M. Karunanidhi followed his mentor and leader C.N.Annadurai's model of brilliantly fusing political ideology in his plays, essays and later films. It was a natural progression for these litterateurs who realised the potency of such an amalgamation. Movies like 'Sivaji' Ganesan's acting debut "Parasakthi" fuelled the DMK's rationalistic, anti-Brahminism, lower caste empowerment movements. Karunanidhi would also cause a national flutter by leading the protests against imposition of Hindi in the state. Soon, he was the number two of the party after 'Arignar' Anna (who became the state's first non-Congress Chief Minister) and succeeded him after his death. MGR was pulled into the party, who benefited from the immense popularity of this actor, while MGR in turn also gained further stardom as the movies that these combinations provided were huge hits. MGR also acted in several of the non-political commercial romantic and fantasy hits and though his main rival was 'Sivaji' Ganesan, they would make the separation between the 'actor-star' and the 'star-actor' a paradigm that Kamal Haasan and Rajnikanth would later pick up the mantles for.
Soon enough, the personalities and egos would lead to a parting of the two swords from the same scabbard, resulting in the formation of the AIADMK and sowing the seeds for a bitter political rivalry that only seems to worsen every five years. The women in the lives of these men also played a major role - Karunanidhi's two living wives, MGR's marriage (in all, he'd had three marriages - the first two died of natural causes at a young age) to a not-so successful actress and later CM, Janaki, and the much more public companionship of Jayalalitha Jayaram.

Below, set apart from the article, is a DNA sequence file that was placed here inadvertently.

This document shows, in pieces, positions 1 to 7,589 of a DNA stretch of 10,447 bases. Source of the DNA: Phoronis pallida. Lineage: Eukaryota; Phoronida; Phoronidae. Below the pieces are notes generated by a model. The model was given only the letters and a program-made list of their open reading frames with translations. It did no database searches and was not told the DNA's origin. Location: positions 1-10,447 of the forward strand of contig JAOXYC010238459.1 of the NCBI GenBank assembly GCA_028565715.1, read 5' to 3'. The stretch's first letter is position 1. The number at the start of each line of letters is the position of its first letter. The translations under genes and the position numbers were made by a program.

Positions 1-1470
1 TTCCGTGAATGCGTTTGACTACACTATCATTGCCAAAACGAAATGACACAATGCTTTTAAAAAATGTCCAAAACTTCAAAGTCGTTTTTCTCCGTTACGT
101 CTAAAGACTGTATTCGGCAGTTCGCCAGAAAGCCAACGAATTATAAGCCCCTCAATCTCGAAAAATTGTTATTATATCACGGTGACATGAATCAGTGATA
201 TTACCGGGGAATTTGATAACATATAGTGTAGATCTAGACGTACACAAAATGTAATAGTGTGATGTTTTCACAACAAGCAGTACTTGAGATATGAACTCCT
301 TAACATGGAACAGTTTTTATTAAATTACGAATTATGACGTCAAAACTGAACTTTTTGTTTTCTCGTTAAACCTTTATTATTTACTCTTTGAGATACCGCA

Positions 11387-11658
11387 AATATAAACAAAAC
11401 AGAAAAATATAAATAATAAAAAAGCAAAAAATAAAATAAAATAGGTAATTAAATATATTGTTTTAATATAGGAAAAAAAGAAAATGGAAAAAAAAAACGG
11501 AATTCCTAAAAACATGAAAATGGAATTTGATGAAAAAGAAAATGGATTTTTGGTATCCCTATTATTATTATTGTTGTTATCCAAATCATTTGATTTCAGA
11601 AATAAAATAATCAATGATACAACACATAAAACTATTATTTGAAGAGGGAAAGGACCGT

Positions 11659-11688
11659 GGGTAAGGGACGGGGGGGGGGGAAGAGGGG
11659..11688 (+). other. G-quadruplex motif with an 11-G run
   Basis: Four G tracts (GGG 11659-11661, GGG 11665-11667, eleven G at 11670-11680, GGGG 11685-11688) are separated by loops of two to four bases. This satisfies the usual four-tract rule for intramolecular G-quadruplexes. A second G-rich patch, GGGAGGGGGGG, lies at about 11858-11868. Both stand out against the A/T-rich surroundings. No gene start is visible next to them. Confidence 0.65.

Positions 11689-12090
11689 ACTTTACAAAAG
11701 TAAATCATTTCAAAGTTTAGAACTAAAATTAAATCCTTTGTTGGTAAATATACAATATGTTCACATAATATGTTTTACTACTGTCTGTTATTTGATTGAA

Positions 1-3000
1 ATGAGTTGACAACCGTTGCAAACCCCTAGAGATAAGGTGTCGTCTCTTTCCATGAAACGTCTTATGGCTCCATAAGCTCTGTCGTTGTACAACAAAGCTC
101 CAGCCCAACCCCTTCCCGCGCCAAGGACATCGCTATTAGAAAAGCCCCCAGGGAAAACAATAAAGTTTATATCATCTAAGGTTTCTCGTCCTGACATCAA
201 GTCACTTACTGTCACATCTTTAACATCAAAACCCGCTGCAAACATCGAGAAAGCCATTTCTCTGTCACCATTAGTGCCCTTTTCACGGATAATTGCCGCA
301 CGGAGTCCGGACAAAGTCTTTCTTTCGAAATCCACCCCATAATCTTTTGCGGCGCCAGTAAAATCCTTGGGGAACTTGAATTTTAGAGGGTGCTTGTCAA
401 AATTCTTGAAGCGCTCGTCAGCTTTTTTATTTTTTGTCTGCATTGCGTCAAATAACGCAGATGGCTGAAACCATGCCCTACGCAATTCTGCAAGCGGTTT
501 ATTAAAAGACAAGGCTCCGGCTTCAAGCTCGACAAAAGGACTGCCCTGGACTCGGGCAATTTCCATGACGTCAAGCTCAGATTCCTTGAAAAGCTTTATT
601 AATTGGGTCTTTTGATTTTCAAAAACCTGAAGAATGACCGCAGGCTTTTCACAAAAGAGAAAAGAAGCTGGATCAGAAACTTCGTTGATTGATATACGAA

There were several more nuances to this relationship and even the cameo players such as various mothers, sidekicks, enmities and political strategies would make their story a very compelling one. One can see why a filmmaker like Mani Ratnam would be so seduced by the plot. That he made a superb film out of it is partly to do with the source material, and the perceived blemishes are probably due to the complexities of the times.
Iruvar was initially titled Anandam in reference to the MGR analogue played by Mohanlal. This would also have been an apt title, as the film's story splits roughly 70:30 in favour of 'Anandam' rather than 'Tamizhchelvan' (played by Prakash Raj). The sympathies are arranged in favour of Anandam as a result, and it is through him that we progress in the film. The film spans from Anandam as the struggling actor through his dizzying ascent to stardom, first box-office wise and later political, and upto his death. The intersecting story of Tamizhchelvan as the firebrand poet, writer and politician who befriends Anandam, ascends to the highest chair in the land and has to suffer defeat at the hands of the same person he considered his political protégé forms the remainder of the double-helix of the story.
(Now that Iruvar isn't a true story is a laughable claim because of the exceedingly careful detailing in many of the performances, setpieces, references to names, body language and events. We shall discover many of these looking at just the songs which as I said were a wonderful dedication to an entire generation of Tamil film music.)